Grees Manupassa ‘Mighty Simplicity’ sterling silver 925 and circon (technic: joining and filigree; finishing: polishing), 2010

Grees Manupassa ‘Mighty Simplicity’ sterling silver 925 and circon (technic: joining and filigree; finishing: polishing), 2010

In her words:

‘The Mighty Simplicity’ is inspired by the well-known local wisdom of Indonesia with its friendly, pleasant and warm characteristics along with beauty of landscapes, cultures and traditions.

Floral arrangements such as jasmines and orchids are often used as welcome signs apart from being used as ornaments in many traditional rituals. This is why I chose these two flowers for my work; they have rare beauty, exotic look also as the icon of Indonesia’ natural wealth.

Within the whole production process that takes about one month long, I find out my own challenge in dealing with complicated yet exciting details. The traditional filigree technique was combined with some other techniques to bring out strong traditional elements in modern look.

I personally wish ‘The Mighty Simplicity’ could represent the civilization, beauty and warmth of Indonesia which is presented to those who are longing to visit Indonesia.

Hyo-Jung Lim–garlands for objects

Lim Hyo June

Lim Hyo June

Hyo-Jung Lim is a Korean metalsmith who trained at Middlesex University and Royal College in the UK, before completing her PhD in Han Yang University, Seoul, Korea.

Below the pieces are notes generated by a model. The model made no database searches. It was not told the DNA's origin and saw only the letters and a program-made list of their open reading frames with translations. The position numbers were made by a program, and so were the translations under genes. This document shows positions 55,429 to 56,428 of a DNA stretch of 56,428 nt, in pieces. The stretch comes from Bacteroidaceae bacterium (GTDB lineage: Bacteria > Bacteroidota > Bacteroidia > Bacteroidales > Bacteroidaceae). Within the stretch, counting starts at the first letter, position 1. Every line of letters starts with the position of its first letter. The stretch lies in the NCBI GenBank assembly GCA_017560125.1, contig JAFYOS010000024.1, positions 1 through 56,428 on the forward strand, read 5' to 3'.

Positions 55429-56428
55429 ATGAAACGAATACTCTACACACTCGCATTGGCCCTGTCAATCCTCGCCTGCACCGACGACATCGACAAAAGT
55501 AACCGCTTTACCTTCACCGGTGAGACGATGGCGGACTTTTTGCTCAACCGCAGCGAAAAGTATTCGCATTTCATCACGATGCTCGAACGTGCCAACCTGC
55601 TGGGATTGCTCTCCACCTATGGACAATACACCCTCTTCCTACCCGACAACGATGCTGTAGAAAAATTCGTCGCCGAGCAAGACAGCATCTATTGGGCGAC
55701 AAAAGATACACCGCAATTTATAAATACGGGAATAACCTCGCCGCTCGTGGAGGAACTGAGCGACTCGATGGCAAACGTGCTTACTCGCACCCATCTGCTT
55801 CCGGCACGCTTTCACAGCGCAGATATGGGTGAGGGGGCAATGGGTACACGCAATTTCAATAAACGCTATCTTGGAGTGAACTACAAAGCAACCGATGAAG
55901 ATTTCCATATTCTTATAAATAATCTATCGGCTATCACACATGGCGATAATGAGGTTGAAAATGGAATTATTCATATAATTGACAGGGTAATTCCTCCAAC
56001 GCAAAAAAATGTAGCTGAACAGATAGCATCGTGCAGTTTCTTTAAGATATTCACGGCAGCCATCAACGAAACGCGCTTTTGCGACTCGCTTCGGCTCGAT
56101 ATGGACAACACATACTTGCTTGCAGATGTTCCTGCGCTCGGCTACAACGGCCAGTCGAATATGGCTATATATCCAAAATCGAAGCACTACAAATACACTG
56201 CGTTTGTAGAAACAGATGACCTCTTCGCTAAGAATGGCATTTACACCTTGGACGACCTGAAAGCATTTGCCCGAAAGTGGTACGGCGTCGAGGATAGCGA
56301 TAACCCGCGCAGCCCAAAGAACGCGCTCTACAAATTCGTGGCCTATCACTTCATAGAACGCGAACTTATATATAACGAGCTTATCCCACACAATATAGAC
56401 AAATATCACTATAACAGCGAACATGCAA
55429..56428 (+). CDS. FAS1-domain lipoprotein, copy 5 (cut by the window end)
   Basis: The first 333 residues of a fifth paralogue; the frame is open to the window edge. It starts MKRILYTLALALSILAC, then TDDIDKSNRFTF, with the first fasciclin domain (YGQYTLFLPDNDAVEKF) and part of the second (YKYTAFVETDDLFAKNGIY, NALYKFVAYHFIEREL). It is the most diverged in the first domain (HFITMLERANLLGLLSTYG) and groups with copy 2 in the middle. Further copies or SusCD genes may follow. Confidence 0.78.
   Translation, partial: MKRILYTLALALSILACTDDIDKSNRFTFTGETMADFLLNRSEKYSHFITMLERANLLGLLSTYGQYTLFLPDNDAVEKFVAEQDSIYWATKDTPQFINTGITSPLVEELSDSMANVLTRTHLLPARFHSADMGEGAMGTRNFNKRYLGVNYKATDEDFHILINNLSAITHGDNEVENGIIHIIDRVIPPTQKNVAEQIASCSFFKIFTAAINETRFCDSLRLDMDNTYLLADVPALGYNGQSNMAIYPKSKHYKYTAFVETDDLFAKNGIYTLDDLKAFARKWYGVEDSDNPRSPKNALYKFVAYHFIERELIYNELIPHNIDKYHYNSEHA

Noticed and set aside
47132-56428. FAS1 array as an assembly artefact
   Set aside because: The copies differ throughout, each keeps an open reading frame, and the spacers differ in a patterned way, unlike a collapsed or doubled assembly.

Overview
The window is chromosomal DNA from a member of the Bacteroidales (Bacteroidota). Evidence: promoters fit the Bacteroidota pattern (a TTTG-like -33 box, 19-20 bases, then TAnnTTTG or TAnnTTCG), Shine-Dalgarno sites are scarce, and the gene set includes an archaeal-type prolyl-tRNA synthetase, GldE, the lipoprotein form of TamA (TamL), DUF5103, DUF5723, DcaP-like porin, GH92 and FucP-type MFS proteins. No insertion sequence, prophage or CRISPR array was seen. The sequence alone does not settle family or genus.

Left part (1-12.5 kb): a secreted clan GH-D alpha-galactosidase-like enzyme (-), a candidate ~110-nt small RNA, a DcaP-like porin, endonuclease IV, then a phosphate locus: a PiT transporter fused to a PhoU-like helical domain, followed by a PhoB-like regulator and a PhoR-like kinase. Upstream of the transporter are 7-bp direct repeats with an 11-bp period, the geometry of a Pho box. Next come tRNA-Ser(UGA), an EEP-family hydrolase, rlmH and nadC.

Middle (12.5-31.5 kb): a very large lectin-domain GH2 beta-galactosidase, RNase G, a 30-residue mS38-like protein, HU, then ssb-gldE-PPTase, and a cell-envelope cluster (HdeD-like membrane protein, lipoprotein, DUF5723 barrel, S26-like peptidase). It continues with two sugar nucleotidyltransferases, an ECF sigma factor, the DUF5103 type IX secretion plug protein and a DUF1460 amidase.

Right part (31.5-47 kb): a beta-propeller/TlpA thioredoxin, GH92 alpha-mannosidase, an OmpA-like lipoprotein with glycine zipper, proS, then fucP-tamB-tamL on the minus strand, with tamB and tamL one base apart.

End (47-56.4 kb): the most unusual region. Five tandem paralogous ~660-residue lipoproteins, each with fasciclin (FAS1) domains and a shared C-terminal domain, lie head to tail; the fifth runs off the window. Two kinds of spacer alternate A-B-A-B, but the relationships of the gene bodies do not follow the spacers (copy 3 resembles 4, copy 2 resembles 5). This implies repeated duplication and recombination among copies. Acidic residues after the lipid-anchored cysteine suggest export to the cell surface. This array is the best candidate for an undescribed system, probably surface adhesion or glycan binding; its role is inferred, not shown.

Her focus is tableware design and she is engaged by the food culture of her home country. In response to the challenges of fast-food, she designs elegant garlands to adorn our meals. This manages to sustain an element of ritual in an otherwise homogenous lifestyle.

Her work reminds us that garlands are not only for people, but they are also an important way in which we mark a special occasion by adorning the things around us.

Hyo-Jung Lim 'Garlands for Objects'

Hyo-Jung Lim 'Garlands for Objects'

Hyo-Jung Lim is one of the artists in the exhibition Welcome Signs.

Yuri Kawanabe–weaving an Asian welcome in metal

Yuri Kawanabe 'Whirly halo neckpiece' (aluminium, silver 40 x 49 x 9 cm, 2004)

Yuri Kawanabe 'Whirly halo neckpiece' (aluminium, silver 40 x 49 x 9 cm, 2004)

Yuri Kawanabe constructing her work

Yuri Kawanabe constructing her work

I have always been fascinated by ceremonial displays of decorations handcrafted as though by magic. In my childhood, growing up in suburban Tokyo in the 1960s, I could still witness with excitement seasonal festivities with traditional decorations made from perishable materials like paper, straw, bamboo and other fresh plants. Over the years I have recognized that the aesthetic that I have been seeking through my art was actually rooted in these ephemeral creations.